Appellant is justified in its request for fencing for several reasons. The road, which we have determined to be a public one, cuts through a pasture used for grazing. The fencing is needed to prevent the wandering of livestock. Furthermore, it appears from the testimony that fencing will be needed to prevent hunters, campers and hikers in four-wheel drive vehicles from trespassing on appellant's land which is located in the very scenic and historically significant Centennial Valley.

Because of our holding that fencing of the right-of-way is necessary, and because the appraisals relied upon by the trial court were based on the assumption that this was a private road and fencing would not be needed, and there would be no severance of appellant's land by such fences, the damages awarded were inadequate. Accordingly, the judgment is affirmed in part and reversed in part as to the determination of damages suffered by appellant, and the matter is remanded for further proceedings not inconsistent with this decision.

WOLLMAN, C. J., and DUNN and PORTER, JJ., concur.

MORGAN, J., dissents.

MORGAN, Justice (dissenting).

I dissent because I consider SDCL 31-22-1, as amended, unconstitutional. While the principle that a statute should be upheld if possible is well settled, this does not mandate that the court assume an utterly convoluted posture to do so.

I agree with appellant that SDCL 31-22 authorizes the taking for private purposes. To the extent that a taking for access to a *373 truly isolated tract is involved in the statutory scheme, I would hold that such is not unconstitutional as a codification of the long-standing common law principle of right to "a way of necessity." However, the 1970 amendment[1] which extended the use of SDCL 31-22 to tracts which are abutting section line highways[2] is, in my opinion, unconstitutional. Prior to 1970, respondent's land would not constitute an isolated tract.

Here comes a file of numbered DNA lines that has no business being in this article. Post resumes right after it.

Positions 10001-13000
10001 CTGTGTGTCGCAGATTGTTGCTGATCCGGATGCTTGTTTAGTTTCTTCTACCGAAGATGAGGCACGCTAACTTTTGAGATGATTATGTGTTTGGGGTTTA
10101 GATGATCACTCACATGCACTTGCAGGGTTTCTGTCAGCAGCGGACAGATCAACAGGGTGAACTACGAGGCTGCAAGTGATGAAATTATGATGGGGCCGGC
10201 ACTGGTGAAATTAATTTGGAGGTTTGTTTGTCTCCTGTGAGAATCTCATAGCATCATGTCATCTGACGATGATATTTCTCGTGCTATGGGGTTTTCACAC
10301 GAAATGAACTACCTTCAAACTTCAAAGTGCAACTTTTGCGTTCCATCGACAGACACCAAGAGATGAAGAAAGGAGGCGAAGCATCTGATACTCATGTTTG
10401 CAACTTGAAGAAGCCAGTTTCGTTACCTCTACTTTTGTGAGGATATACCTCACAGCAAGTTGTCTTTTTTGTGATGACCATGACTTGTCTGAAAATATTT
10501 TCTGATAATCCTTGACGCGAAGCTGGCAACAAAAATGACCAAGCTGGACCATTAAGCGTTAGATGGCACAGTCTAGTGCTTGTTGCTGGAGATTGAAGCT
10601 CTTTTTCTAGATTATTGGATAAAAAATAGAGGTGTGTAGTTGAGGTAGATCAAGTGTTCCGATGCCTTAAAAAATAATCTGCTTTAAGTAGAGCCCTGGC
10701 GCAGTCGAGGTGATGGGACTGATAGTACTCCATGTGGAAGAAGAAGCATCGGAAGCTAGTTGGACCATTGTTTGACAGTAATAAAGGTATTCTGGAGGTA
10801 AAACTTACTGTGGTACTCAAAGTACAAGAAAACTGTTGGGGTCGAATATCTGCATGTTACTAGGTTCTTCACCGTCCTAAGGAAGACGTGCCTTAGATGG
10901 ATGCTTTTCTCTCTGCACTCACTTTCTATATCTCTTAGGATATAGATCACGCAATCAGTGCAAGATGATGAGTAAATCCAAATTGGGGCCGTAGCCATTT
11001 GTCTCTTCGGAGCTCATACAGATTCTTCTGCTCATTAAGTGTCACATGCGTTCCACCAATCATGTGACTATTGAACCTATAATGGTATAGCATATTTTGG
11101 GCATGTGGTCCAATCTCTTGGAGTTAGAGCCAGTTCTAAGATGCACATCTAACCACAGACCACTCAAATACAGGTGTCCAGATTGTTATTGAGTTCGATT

The majority states that this right-of-way is a public road and that the isolated tract owner cannot restrict travel. In my view, the placing of gates across the right-of-way, locked or unlocked, is inimical to the concept of public roads. While SDCL 31-22-7 does not authorize the isolated tract owner to lock the gates, it certainly does not proscribe it.[3] I recognize that there is statutory authority for fencing across unimproved county roads that run through grazing land.[4] Right-of-ways to isolated tracts do not always run through grazing land, and according to the majority opinion, the road in the present case hardly constitutes an unimproved road.

I thoroughly disagree with the statement that the 1970 amendment reinforces the intent that the road is a public way taken to replace the section line right-of-way. What then of the provisions of SDCL 7-18-9 which provides that: "The board of county commissioners is authorized to condemn private property for public purposes in the manner and to the extent hereinafter provided." (Emphasis added.) The statute goes on to say that: